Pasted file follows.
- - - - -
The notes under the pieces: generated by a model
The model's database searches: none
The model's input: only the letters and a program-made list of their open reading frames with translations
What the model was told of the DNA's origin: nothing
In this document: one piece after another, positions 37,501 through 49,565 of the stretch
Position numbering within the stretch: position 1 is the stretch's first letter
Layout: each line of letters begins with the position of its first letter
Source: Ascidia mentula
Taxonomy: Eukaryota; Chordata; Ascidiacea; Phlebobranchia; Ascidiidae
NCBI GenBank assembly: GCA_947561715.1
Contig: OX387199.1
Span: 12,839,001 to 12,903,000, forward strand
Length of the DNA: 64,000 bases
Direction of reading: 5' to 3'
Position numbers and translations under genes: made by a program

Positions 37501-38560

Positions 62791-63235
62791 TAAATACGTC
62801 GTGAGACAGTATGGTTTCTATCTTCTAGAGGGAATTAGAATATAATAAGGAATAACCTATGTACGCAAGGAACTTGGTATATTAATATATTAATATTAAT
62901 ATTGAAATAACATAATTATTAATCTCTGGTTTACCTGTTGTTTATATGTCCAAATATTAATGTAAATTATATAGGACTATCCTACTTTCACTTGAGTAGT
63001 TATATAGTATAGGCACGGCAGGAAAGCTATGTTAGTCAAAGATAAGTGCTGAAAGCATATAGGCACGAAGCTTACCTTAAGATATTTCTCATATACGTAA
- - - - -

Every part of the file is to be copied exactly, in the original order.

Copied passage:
The notes under the pieces: generated by a model
The model's database searches: none
The model's input: only the letters and a program-made list of their open reading frames with translations
What the model was told of the DNA's origin: nothing
In this document: one piece after another, positions 37,501 through 49,565 of the stretch
Position numbering within the stretch: position 1 is the stretch's first letter
Layout: each line of letters begins with the position of its first letter
Source: Ascidia mentula
Taxonomy: Eukaryota; Chordata; Ascidiacea; Phlebobranchia; Ascidiidae
NCBI GenBank assembly: GCA_947561715.1
Contig: OX387199.1
Span: 12,839,001 to 12,903,000, forward strand
Length of the DNA: 64,000 bases
Direction of reading: 5' to 3'
Position numbers and translations under genes: made by a program

Positions 37501-38560

Positions 62791-63235
62791 TAAATACGTC
62801 GTGAGACAGTATGGTTTCTATCTTCTAGAGGGAATTAGAATATAATAAGGAATAACCTATGTACGCAAGGAACTTGGTATATTAATATATTAATATTAAT
62901 ATTGAAATAACATAATTATTAATCTCTGGTTTACCTGTTGTTTATATGTCCAAATATTAATGTAAATTATATAGGACTATCCTACTTTCACTTGAGTAGT
63001 TATATAGTATAGGCACGGCAGGAAAGCTATGTTAGTCAAAGATAAGTGCTGAAAGCATATAGGCACGAAGCTTACCTTAAGATATTTCTCATATACGTAA